Indian organizations are increasingly moving from traditional enterprise reporting to augmented analytics tools that accelerate data preparation and data cleansing, said a report from global research firm Gartner.
The company asserted that this change would positively impact the analytics and business intelligence (BI) software market in India in 2018. Earlier, the firm has forecasted that analytics and BI software market revenue in India will reach $304 million in 2018, an 18.1 percent increase year over year.
“Indian organizations are shifting from traditional, tactical and tool-centric data and analytics projects to strategic, modern and architecture-centric data and analytics programs,” said Ehtisham Zaidi, principal research analyst at Gartner.
“The ‘fast followers’ are even looking to make heavy investments in advanced analytics solutions driven by artificial intelligence and machine learning, to reduce the time to market and accuracy of analytics offerings,” added Zaidi.
“We are witnessing a rapid shift to the cloud and hybrid data management through focused data management offerings, including integration platform as a service (iPaaS) tools for cloud integration and data preparation tools for self-service integration,” said Zaidi.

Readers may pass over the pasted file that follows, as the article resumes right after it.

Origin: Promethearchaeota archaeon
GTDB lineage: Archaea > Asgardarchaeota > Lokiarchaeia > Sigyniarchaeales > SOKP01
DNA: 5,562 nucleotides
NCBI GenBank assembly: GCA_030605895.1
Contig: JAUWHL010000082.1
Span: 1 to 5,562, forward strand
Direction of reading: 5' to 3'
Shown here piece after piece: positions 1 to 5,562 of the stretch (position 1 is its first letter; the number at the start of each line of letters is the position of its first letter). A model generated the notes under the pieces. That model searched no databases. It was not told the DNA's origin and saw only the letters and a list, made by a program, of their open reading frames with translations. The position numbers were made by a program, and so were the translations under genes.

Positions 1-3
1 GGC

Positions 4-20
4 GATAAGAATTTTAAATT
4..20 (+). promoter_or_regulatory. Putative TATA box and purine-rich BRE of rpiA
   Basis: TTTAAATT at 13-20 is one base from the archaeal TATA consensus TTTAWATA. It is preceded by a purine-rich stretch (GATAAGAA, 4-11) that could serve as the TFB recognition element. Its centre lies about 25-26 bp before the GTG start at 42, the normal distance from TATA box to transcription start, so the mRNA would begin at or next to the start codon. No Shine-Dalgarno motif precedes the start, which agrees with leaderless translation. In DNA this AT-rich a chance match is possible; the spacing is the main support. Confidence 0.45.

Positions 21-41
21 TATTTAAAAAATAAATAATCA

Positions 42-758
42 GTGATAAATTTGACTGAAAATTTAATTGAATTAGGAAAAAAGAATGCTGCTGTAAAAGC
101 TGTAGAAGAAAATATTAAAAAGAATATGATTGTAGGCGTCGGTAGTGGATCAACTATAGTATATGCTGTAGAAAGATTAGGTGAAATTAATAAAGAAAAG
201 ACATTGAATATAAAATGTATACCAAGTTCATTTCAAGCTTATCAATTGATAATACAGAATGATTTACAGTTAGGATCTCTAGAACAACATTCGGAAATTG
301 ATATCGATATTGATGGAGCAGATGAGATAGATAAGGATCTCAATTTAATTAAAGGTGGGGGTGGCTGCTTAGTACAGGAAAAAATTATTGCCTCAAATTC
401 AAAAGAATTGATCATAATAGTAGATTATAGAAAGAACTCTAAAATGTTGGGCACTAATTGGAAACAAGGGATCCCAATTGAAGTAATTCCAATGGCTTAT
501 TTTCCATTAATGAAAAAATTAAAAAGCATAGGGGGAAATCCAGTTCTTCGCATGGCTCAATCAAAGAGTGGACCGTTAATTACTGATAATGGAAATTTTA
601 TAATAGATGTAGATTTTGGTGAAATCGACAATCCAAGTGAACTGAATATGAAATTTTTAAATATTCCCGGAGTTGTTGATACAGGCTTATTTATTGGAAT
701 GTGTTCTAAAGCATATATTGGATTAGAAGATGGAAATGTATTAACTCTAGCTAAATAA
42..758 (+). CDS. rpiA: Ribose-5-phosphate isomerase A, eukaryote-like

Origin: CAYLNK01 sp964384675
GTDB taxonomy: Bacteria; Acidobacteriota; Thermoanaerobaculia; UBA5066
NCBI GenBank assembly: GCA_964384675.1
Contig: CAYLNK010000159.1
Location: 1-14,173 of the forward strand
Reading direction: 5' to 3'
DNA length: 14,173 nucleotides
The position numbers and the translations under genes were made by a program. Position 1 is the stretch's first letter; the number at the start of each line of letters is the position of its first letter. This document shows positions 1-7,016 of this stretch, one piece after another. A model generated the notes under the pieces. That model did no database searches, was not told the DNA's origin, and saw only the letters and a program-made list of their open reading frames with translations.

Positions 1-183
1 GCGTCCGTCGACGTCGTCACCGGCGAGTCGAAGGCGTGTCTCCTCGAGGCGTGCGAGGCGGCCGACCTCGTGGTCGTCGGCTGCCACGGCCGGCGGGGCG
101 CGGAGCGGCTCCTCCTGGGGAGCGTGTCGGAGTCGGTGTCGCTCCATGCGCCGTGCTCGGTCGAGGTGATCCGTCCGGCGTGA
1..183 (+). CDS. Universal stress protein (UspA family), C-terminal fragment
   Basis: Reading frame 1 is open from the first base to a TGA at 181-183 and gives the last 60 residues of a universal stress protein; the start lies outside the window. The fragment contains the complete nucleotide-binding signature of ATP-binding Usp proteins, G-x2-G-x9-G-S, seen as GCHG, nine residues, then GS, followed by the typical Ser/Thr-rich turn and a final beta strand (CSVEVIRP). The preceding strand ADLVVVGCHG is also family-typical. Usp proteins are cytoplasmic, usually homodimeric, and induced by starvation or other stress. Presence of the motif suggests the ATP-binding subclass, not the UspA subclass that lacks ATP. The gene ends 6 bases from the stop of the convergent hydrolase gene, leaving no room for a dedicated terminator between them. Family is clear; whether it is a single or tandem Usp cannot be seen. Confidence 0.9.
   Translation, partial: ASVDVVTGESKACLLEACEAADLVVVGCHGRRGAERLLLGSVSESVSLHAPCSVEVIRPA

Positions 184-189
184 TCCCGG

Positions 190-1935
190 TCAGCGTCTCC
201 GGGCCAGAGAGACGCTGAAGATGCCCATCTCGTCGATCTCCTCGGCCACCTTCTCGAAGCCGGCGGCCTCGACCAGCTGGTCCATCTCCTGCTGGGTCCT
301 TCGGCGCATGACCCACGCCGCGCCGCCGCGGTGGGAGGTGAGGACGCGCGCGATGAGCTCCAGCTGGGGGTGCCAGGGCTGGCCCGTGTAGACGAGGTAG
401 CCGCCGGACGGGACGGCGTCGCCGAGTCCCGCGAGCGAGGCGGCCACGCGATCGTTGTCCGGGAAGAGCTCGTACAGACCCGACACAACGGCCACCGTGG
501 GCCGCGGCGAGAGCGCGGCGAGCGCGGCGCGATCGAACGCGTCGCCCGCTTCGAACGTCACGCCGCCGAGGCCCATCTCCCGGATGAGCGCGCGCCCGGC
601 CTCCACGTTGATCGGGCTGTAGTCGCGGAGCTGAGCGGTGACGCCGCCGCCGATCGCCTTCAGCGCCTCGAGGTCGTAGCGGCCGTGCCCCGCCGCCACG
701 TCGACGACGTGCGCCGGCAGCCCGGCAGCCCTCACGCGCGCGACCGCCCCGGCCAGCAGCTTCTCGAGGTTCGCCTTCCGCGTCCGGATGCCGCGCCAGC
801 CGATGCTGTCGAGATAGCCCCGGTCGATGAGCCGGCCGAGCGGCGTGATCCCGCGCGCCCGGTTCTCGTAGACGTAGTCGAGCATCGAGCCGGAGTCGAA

“We are also seeing the emergence of data lakes and data hubs, as a new way to ingest and manage multi-structured data. However, unavailability of talent will continue to be a major inhibitor toward their adoption,” he said.
Gartner said that there was avid demand from Indian organizations to integrate and manage unstructured data, and some are also experimenting with data science on real-time streaming data. As a result, data management software market revenue in India is on pace to total $950 million in 2018, a 13.2 percent increase year over year.
Globally, purchasing decisions continue to move from IT leaders to line-of-business executives and business users who want more flexible, agile and personalized options. “This is in stark contrast to the large, enterprise-scale deals that fueled double-digit growth at a time when IT had larger budgets and wielded much more influence in buying decisions,” said Zaidi.
“In India, CIOs, chief data officers (CDOs), and data and analytics leaders must evolve their traditional approaches,” said Zaidi.
“They need to focus on business outcomes, explore algorithmic business, and most importantly build trust with the business and external partners. In particular, they need to start experimenting and adopting smart data discovery, augmented analytics, in-memory computing, and data virtualization to stay ahead of the curve,” he said.